Chanelle Walshe’s paintings reflect her interest in organs, flesh, soil, divine intelligence and the healing process. She looks at the human body and the Earth. She has worked from pelvic bones, ribcages, hearts and lungs. Her research takes place at universities and medical museums. Currently her work in progress is focused on the human brain.
Walshe’s paintings give room for speculation as the forms correlate between presence and absence, aliveness and decay. She sees the inner workings of land and body as an interconnected universe, much of which remains intangible. Regular observation of preserved specimens, isolated, in jars or on trays has affected her compositions. Walshe re-activates their aliveness by embedding these forms in rich nourishing grounds (soil, flesh) or boxes. They are offered up like a gift or a sacrifice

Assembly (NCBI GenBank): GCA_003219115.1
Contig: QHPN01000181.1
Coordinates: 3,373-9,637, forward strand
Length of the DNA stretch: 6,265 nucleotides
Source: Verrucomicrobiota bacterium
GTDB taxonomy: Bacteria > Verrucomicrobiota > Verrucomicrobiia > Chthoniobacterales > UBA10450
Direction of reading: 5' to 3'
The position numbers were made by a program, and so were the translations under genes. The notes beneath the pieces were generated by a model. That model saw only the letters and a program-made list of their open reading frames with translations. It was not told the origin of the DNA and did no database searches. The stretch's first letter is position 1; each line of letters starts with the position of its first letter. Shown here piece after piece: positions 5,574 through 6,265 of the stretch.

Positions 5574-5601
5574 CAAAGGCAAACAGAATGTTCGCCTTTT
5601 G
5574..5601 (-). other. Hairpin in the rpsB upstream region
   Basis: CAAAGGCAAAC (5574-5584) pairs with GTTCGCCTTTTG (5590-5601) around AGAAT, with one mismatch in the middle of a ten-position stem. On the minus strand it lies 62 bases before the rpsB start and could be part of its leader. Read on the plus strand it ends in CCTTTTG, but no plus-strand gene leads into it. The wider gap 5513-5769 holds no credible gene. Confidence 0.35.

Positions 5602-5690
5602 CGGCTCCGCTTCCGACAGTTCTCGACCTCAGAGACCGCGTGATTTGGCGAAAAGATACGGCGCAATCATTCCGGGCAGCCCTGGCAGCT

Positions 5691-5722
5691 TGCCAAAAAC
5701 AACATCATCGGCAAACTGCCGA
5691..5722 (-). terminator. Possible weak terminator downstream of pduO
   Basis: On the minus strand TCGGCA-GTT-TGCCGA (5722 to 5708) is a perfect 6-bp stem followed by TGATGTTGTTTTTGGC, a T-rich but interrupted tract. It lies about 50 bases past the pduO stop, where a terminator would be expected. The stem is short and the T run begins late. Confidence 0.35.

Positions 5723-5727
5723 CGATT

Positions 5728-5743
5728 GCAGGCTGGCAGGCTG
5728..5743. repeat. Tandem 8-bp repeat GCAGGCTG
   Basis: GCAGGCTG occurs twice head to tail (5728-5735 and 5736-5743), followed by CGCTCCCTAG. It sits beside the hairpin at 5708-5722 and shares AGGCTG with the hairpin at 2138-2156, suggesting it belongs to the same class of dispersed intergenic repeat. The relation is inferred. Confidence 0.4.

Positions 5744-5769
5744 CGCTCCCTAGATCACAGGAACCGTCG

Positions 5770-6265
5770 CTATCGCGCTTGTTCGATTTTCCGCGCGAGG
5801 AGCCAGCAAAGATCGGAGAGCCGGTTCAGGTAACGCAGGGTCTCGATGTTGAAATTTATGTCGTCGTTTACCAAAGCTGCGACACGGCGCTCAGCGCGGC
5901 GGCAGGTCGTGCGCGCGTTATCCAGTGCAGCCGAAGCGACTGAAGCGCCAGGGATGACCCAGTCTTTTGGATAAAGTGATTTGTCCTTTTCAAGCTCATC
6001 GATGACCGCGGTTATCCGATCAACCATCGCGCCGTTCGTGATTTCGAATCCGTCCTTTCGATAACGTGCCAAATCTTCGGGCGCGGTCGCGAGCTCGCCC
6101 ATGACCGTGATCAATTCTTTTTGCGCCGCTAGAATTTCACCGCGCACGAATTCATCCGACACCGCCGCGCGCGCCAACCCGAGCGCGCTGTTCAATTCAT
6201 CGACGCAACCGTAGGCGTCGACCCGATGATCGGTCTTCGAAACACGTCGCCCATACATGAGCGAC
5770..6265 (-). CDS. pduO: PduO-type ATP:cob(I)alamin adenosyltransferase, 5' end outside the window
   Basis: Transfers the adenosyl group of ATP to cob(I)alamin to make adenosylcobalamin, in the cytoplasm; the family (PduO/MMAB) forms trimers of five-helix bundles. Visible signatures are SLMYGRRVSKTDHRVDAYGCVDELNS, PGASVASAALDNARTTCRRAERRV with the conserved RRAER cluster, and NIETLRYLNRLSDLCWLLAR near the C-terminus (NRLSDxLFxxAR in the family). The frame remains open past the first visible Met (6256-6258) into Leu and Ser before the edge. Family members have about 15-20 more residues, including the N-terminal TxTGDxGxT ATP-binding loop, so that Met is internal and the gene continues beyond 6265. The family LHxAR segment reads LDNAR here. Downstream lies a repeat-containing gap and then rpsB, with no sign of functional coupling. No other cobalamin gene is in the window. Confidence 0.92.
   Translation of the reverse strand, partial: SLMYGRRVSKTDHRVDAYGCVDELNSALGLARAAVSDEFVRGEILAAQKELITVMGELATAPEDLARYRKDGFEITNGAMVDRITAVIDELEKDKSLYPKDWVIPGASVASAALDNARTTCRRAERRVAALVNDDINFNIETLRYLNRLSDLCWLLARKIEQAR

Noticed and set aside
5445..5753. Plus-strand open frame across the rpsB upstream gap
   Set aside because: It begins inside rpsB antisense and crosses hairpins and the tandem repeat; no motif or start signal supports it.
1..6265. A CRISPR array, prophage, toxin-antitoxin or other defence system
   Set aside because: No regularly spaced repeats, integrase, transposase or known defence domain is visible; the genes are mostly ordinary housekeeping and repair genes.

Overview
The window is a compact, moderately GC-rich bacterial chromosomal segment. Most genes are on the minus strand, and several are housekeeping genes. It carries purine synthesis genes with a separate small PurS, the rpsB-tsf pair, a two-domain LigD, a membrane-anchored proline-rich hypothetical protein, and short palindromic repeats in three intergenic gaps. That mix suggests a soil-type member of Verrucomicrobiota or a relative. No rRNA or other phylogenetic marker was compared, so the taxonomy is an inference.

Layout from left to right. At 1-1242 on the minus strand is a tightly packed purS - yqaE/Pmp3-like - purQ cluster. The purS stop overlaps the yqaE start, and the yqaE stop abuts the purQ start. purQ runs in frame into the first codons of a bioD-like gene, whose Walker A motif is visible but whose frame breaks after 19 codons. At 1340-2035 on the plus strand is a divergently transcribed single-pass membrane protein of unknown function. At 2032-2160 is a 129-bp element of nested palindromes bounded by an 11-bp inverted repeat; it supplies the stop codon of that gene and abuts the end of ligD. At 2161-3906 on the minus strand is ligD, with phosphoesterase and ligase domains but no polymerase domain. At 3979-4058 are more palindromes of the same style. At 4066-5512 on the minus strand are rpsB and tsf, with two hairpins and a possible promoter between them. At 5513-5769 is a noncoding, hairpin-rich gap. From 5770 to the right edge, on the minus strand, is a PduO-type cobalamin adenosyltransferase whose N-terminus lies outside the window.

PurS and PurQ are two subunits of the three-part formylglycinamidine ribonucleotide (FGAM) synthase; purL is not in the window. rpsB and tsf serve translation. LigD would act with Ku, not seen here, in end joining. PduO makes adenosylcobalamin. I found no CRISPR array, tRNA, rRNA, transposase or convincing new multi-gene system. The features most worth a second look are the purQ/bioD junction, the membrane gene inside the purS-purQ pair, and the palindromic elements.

Drawing upon a mix of influences such as abstract expressionism, bog-bodies and the aesthetics of museum display, her works harbour traditional categorizations of life and death and formal renderings of objects, yet they have a contemporary sensibility. Her paintings are both unsettling and compelling.
Chanelle Walshe graduated from The National College of Art and Design, Dublin, Ireland in 2010. Recent exhibitions include Beatland, Pallas Projects, Dublin 2017 (solo), Nerve and Sinew, Custom House Gallery, Westport 2017 (2 person), A Knowing Nature, The Dock, Carrick-on-Shannon 2016, Panorama, curated by Kathy Tynan and Chanelle Walshe, Pallas Projects, Dublin, 2015 and Not Life Necessarily, NCAD Gallery, Dublin, 2014 (2 person). Walshe is a recipient of The Thomas Dammann Award 2015 and completed a studio residency at The Royal Hibernian Academy, Dublin in 2015. She is currently taking the correspondence course with Turps Banana Art School, London.
Walshe lives and works in Dublin and the West of Ireland.